The meaty side of soy is more challenging. This category includes such foods as “not-dogs,” soy cold cuts, soy bacon, and “not-chicken” nuggets. And for vegetarians who still long for spicy sausage, there is a soy-based chorizo which is good used like pepperoni on pizza or to add flavor to casseroles, stews, and scrambles. Best of all, though, soy-based burgers keep getting better tasting and leaner. Some, which look grilled, taste and chew remarkably like meat.

Besides all these possibilities, add to your shopping cart snack chips made with soy, the new coffee-based soy drinks, tofu-filled ravioli, and a frozen meatless meatball dinner and there is no excuse for a day without soy. A stroll through the food section of your local health food store is sure to introduce to you a wide variety of these soy-based frozen entrees, soups, and meal-starters along with the dairy-like and meat-like foods.

Ultimately, whatever disease-fighting benefits can be clinically proven about soy, eating soy foods will always be desirable because they provide the highest quality meatless protein. Some soy foods also are good sources of dietary fiber or of calcium. They are all valuable whether you are vegetarian or eat meatless meals only a few times a week.

With so many recipes around for using tofu and soymilk, here are dishes to expand the repertoire of soyfoods you will enjoy.

Cheddar Soup with Rice

The combined richness of soymilk and soy cheese make this a golden, cholesterol-free dish creamy enough to surprise even cheese-lovers. Smoked soy cheese or one flavored with jalapenos can replace the cheddar for appealing variations.

  • 1/2 cup brown basmati rice
  • 1 Tbsp unsalted organic butter
  • 2 Tbsp unbleached flour
  • 1 1/2 cups rich vegetable stock or canned broth
  • 1/2 cup regular soymilk, plain flavor
  • 4 1/2 oz cheddar-style soy cheese, cut in
  • 1/2-inch cubes (See note)
  • 4 tsp snipped chives

Cook the rice in 2 cups water until it is very soft, 30 minutes. Set aside.

In a heavy, medium saucepan, melt the butter. Mix in the flour and cook 2 minutes over medium heat, stirring. Do not let the flour color. Add the vegetable stock or broth, and the soymilk. Cook until the mixture is thick enough to coat a wooden spoon.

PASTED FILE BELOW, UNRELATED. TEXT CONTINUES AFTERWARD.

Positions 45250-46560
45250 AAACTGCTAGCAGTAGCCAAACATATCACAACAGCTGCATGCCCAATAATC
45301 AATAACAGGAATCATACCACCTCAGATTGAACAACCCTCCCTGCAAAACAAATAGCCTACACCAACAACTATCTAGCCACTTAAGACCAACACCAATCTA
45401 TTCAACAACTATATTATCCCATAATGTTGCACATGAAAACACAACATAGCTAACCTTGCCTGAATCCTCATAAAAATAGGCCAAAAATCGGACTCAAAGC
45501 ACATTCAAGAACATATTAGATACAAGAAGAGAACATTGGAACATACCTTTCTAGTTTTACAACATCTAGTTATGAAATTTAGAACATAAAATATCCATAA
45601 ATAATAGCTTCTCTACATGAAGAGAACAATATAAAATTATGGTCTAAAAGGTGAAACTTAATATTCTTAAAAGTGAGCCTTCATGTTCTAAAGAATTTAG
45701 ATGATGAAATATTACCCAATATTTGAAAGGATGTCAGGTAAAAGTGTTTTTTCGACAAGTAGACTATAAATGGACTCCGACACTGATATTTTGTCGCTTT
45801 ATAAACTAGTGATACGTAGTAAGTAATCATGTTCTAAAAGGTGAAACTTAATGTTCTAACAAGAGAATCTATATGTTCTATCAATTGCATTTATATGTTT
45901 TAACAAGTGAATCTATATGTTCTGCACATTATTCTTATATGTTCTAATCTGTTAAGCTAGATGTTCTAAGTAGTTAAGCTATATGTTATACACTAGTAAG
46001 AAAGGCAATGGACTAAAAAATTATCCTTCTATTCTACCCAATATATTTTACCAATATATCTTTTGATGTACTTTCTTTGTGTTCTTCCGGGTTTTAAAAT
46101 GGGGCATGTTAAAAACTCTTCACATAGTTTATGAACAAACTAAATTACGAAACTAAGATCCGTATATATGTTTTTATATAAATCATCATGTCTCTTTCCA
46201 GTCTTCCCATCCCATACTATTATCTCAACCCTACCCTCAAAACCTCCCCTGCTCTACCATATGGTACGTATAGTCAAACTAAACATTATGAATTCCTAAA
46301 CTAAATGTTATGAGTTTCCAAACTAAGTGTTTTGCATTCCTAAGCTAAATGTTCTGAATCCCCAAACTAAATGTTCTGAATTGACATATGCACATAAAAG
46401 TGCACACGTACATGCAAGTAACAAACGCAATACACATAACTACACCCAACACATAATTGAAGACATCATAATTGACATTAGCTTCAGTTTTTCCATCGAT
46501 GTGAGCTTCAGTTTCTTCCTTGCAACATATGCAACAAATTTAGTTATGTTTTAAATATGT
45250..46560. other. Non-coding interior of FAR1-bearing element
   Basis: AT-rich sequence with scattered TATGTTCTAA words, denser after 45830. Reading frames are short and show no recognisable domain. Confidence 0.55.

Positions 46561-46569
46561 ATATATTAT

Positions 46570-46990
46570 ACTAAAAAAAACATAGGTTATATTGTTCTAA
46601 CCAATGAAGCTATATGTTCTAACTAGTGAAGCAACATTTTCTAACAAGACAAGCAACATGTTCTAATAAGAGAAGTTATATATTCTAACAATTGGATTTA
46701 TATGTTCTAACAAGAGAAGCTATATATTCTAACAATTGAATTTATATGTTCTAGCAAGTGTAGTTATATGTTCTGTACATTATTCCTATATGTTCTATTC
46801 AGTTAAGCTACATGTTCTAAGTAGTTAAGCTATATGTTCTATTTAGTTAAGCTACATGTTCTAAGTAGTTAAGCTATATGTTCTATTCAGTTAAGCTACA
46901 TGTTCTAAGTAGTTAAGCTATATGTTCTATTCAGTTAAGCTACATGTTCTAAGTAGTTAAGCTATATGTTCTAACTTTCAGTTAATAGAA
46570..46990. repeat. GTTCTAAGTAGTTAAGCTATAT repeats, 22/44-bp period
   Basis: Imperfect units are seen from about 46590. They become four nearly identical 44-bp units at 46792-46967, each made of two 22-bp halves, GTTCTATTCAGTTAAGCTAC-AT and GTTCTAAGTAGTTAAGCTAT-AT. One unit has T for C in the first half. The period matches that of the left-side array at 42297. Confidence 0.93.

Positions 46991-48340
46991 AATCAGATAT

Mix in the soy cheese, stirring until it melts. Take care not to let the soup boil. When the cheese is melted, divide the soup among 4 soup bowls. Garnish with the chives and serve immediately. Makes 4 servings.

Note: Soy cheeses that melt well are not vegan: they contain casein, a milk protein.

Gingerbread Loaf

Soy flour, an excellent source of isoflavones, makes this spicy cake a healthy treat. Serve it warm, with this creamy orange topping (see recipe below), or with sliced peaches sauteed in a bit of maple syrup. Because it freezes well, use one loaf and store the other.

  • 2 1/4 cups all-purpose flour
  • 1/4 cup soy flour
  • 1 Tbsp baking soda
  • 1/2 tsp double-acting baking powder
  • 2 tsp ground ginger
  • 1 1/2 tsp ground cinnamon
  • 1 tsp cocoa
  • 1/2 tsp ground clove
  • 1/4 tsp ground black pepper
  • 2 eggs
  • 3/4 cup molasses
  • 3/4 cup packed dark brown sugar
  • 3/4 cup unsalted organic butter
  • 1 cup boiling water

Preheat the oven to 350 [degrees] F. Grease two 9″x5″ loaf pans and flour them. Line the pans with parchment or wax paper and set aside.

In a large bowl, combine the flour, soy flour, baking soda and baking powder, the ginger, cinnamon, cocoa, cloves, and pepper. Mix in the eggs, molasses, and sugar, then the butter. Blend in the boiling water. Pour the batter into the two pans.

Bake the ginger bread until a knife inserted in the center of a loaf comes out clean, about 35 minutes. Turn the loaves out onto a baking rack and remove the baking parchment. When lukewarm, slice one loaf and serve. Freeze or store the other loaf. Makes 2 loaves.

Orange Cream Tofu Topping

  • 8 oz soft silken tofu
  • 2 Tbsp orange juice concentrate
  • 1 tsp Grand Marnier
  • 1 tsp fresh lemon juice

In a blender, puree the tofu with all the other ingredients. Chill 1 hour or store up to 2 days. Stir well before serving. Makes about 1 cup.

Five-Pepper Black Soybean Chili

Chipotle and other chile peppers give this meatless chili a real kick. Dried black soybeans cook in a couple of hours, or you can buy them canned and ready to use. Serve over brown rice or roll the chili in warm tortillas, garnished with chopped onion and cilantro.

  • 2 Tbsp corn or peanut oil
  • 1 large onion, chopped
  • 1 small green pepper, chopped
  • 2 garlic cloves, minced
  • 1 Tbsp ground cumin
  • 1 Tbsp dried oregano
  • 1/2 tsp ground cinnamon
  • 1 Tbsp ancho or New Mexico chile powder
  • 1 Tbsp paprika
  • 1/4 tsp cayenne pepper
  • 28-ounce can chopped tomatoes
  • 2 cups cooked black soy beans, or 15-ounce can
  • 2 canned chipotle chilies in adobo
  • 1 bay leaf
  • 1/4 cup chopped cilantro
  • 2 Tbsp brown rice miso

Heat the oil in a medium Dutch oven. Saute the onion, green pepper, and garlic until the onions are soft.

Mix in the cumin, oregano, and cinnamon until they smell toasty. Add the chili powder, paprika, and cayenne. Pour in the tomatoes, plus 1 1/2 cups water. Mix in the beans and chopped chilis. Add the bay leaf and simmer 30 minutes.

Remove the chili from the heat. Mix the miso in a small bowl with 2 tablespoons of water, then add this to the chili. Makes 8 servings.

Tropical Fruit Smoothie 

  • 1/2 cup fresh pineapple chunks
  • 1 ripe banana
  • 1/4 tsp. coconut extract
  • 2 cups vanilla soymilk
  • 4 – 6 ice cubes
  • Pineapple wedge and toasted coconut for garnish

Blend all ingredients together in a blender until thick and smooth. Garnish with toasted coconut and pineapple wedge.

Makes 2 servings.